The number of weekend auctions in Sydney was 18 per cent higher than last year while Melbourne has virtually dried up as vendors pulled their properties from the market en masse and the extended lockdown will be devastating.

Across smaller capitals, Brisbane recorded a 60 per cent auction clearance rate, 78.6 per cent were cleared in Canberra and 69 per cent were successful in Adelaide.
A total of 882 properties were taken to auction across the country, a 22 per cent drop from last week and 24 per cent lower from a year ago. Of the 696 reported results, more than two in three (67.5 per cent) were cleared.
Melbourne grinds to a halt
By contrast, market activity came to a virtual halt in Melbourne, with just 28 homes taken to auction – an 83 per cent drop in volume from last week and 96 per cent slump from a year ago.
Of the 24 results collected so far, only eight were sold, with all but one, sold prior to auction day.
SQM Research managing director Louis Christopher said the stage four lockdown has taken a huge toll on the housing market.
“Melbourne’s auction market was dead on arrival this weekend,” Mr Christopher said.
“This is an absolute disaster for the economy and for the state government revenues. It’s catastrophic for real estate agents who are getting smashed right now, as they rely heavily on sales turnover for income and currently not getting any sales.”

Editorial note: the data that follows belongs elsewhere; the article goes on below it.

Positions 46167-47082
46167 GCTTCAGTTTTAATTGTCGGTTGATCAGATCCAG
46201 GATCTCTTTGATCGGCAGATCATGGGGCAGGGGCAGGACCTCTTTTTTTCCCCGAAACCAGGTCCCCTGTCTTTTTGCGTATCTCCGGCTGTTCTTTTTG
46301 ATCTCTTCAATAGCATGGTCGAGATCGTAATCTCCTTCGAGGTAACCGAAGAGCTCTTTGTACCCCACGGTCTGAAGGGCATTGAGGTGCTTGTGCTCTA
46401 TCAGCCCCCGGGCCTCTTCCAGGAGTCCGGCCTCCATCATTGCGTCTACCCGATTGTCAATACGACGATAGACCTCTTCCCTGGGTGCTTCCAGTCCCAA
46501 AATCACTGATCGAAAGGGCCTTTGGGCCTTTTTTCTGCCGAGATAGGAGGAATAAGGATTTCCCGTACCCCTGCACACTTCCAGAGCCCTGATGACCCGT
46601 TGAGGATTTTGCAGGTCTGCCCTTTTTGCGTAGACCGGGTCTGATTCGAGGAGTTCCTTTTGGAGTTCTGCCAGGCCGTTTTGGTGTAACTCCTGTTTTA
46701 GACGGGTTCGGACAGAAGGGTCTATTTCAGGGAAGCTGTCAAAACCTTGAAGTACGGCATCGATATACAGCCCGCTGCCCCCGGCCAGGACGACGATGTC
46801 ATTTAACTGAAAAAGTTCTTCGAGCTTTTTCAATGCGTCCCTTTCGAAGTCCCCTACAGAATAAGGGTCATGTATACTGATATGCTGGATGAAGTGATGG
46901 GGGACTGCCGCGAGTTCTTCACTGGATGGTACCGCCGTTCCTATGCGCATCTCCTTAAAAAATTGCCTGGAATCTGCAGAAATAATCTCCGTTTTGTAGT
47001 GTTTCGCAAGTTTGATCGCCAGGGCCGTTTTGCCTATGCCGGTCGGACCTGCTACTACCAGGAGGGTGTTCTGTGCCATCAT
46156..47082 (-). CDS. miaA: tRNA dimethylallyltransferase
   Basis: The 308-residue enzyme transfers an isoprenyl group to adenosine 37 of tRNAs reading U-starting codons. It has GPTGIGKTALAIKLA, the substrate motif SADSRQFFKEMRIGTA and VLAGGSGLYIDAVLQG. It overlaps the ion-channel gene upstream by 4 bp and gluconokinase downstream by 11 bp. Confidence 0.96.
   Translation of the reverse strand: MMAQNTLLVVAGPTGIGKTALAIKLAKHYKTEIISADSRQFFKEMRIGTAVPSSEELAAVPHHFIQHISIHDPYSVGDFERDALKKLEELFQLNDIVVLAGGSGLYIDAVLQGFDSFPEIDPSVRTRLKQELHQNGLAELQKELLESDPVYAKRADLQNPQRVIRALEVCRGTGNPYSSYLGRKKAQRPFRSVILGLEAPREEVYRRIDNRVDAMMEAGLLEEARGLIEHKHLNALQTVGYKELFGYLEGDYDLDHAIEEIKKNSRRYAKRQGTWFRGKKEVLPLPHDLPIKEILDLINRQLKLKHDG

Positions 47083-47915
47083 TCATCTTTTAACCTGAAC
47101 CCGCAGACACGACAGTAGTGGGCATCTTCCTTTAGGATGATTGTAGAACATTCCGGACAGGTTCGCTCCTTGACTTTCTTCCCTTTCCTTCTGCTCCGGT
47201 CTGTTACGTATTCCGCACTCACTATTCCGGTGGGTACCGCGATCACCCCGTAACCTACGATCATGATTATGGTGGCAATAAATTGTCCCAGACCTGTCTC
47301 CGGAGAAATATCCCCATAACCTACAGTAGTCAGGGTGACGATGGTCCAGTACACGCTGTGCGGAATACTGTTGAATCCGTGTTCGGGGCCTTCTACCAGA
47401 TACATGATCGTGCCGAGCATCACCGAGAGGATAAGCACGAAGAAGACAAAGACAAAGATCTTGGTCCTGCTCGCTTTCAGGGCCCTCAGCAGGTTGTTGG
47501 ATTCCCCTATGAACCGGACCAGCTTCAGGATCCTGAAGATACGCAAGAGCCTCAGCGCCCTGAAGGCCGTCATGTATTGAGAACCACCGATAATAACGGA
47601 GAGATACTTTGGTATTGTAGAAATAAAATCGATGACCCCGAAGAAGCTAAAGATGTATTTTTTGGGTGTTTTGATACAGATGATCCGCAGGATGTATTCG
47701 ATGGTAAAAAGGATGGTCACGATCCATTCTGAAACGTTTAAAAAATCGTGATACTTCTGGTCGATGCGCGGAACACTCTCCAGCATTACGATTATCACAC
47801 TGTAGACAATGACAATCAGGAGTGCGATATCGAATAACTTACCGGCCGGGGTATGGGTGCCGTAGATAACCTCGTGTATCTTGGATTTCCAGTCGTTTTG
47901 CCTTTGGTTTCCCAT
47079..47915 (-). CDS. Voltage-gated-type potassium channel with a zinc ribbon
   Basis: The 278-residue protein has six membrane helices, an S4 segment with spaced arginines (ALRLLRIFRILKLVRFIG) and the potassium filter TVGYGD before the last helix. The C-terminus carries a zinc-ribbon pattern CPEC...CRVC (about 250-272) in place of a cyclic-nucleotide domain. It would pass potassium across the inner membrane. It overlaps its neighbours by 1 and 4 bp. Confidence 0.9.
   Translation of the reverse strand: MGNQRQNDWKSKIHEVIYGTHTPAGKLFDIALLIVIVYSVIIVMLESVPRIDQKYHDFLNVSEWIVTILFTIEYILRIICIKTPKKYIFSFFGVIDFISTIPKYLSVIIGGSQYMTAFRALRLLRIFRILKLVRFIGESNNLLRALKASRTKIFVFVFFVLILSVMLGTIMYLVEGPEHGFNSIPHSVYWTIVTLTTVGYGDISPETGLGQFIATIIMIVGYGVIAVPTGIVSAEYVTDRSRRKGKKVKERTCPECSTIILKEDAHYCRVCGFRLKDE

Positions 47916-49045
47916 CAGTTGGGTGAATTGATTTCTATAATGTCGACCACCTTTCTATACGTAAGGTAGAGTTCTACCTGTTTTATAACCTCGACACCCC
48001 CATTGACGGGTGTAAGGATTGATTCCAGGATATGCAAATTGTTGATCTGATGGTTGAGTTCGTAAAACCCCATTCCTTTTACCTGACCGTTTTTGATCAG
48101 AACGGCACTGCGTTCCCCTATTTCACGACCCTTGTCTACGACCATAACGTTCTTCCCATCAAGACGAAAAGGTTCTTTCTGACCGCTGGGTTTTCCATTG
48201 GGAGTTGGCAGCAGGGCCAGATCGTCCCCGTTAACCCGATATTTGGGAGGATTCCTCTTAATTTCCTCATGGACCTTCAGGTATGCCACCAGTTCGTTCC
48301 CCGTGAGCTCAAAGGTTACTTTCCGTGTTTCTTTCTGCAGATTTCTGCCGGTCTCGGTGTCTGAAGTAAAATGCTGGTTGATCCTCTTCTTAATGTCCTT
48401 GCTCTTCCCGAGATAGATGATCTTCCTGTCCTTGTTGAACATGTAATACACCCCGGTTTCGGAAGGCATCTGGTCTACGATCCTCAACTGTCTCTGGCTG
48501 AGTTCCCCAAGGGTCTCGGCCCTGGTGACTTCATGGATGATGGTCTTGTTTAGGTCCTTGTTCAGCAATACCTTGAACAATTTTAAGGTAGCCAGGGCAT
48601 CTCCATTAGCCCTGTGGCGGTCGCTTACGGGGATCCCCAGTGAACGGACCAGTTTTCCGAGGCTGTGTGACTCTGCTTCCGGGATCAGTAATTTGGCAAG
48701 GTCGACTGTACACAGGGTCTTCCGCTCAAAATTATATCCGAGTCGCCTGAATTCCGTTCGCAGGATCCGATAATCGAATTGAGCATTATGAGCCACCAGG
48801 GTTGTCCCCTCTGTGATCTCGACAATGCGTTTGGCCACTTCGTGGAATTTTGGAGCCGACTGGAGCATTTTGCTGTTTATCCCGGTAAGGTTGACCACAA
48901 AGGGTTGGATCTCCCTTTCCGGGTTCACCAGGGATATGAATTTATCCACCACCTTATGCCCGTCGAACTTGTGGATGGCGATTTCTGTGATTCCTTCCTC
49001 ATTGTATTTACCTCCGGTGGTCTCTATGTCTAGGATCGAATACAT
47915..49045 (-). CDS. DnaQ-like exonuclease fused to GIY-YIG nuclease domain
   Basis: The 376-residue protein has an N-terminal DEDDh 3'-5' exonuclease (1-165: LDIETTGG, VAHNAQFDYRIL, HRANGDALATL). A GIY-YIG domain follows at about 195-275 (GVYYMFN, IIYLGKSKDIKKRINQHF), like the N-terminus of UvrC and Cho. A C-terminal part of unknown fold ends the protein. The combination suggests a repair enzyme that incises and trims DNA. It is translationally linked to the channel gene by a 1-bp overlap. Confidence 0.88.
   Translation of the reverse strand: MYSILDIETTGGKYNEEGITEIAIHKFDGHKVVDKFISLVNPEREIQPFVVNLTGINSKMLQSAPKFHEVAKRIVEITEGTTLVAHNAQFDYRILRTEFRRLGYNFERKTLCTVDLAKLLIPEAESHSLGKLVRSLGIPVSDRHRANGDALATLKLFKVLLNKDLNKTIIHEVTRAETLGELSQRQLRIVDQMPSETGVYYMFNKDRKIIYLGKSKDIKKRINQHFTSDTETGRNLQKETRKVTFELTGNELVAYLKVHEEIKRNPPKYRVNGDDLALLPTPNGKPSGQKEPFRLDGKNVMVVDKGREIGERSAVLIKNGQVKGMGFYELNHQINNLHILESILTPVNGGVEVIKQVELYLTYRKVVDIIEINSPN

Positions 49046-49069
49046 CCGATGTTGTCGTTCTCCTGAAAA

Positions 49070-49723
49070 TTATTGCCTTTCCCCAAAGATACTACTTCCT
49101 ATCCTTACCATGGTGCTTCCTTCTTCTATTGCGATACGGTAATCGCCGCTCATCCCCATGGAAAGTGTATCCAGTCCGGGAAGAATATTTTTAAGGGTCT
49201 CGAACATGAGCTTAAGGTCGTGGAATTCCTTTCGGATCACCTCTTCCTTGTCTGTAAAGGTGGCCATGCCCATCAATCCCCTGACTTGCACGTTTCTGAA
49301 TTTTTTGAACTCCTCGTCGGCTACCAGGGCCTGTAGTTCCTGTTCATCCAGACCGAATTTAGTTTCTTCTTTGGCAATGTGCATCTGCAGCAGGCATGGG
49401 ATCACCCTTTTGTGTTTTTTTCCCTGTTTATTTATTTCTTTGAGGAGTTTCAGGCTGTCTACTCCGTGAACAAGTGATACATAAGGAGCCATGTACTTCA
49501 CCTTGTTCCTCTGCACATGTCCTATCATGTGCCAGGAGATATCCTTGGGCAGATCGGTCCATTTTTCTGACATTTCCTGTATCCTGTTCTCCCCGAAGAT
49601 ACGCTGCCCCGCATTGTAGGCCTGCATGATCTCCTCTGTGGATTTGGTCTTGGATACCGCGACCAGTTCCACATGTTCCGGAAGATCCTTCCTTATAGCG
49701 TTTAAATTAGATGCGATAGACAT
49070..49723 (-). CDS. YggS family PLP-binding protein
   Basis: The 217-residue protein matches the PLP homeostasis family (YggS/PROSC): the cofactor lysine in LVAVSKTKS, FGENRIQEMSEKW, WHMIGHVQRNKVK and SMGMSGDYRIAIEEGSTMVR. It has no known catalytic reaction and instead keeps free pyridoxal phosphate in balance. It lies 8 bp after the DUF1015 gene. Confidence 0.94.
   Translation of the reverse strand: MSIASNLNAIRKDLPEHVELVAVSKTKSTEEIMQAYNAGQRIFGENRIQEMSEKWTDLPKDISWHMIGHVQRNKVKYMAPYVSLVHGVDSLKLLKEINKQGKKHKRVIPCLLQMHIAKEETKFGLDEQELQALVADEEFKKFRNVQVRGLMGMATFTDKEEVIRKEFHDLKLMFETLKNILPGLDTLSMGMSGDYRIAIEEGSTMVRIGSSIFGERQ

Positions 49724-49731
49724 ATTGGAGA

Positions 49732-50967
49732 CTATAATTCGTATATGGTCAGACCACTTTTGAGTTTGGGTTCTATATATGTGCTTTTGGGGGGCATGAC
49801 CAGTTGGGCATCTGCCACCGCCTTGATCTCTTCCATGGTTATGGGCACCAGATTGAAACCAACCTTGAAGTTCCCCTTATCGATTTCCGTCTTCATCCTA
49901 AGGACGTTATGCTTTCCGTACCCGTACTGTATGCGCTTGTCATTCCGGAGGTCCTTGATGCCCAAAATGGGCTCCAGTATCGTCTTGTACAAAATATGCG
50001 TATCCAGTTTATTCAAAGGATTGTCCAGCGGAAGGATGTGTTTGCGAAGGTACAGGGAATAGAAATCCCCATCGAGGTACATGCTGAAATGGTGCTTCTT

Mr Lawless said the number of auctions to be held in Melbourne next week will be even lower – with only 13 homes scheduled so far. Normally, around 700 to 1000 properties go to auction this time of the year.
“We haven’t seen auction numbers this low, outside of the early January and easter periods where numbers just drop to almost nothing,” Mr Lawless said.
Melbourne extends ban on auctions
Things could get even worse after the Victorian state government extended the ban on onsite auctions and property inspections until October 26 or until virus cases fall below five.
Ray White group managing director Dan White said the next seven weeks would be “pretty tough” for real estate agents.
“It looks like we’re going to be without revenues for at least another seven weeks, so that’s going to be pretty brutal for agents,” Mr White said.
“We’ve been getting ready to go, with photographers booked for this week and campaigns ready to start, but they will just have to go on hold for a bit longer, so we’re bracing for another seven weeks of no activity.”
Melbourne-based buyer’s agent Cate Bakos said she and other people in the industry will not be able to work until next month as a result of the extension.
“It’s just devastating,” Ms Bakos said. “I think it’s terrible. I feel like real estate is just kind of lost in all of these. I don’t understand how you can go to Bunnings or go to the mall, and it’s not okay to go to an open home one person at a time. The rules are out of whack.”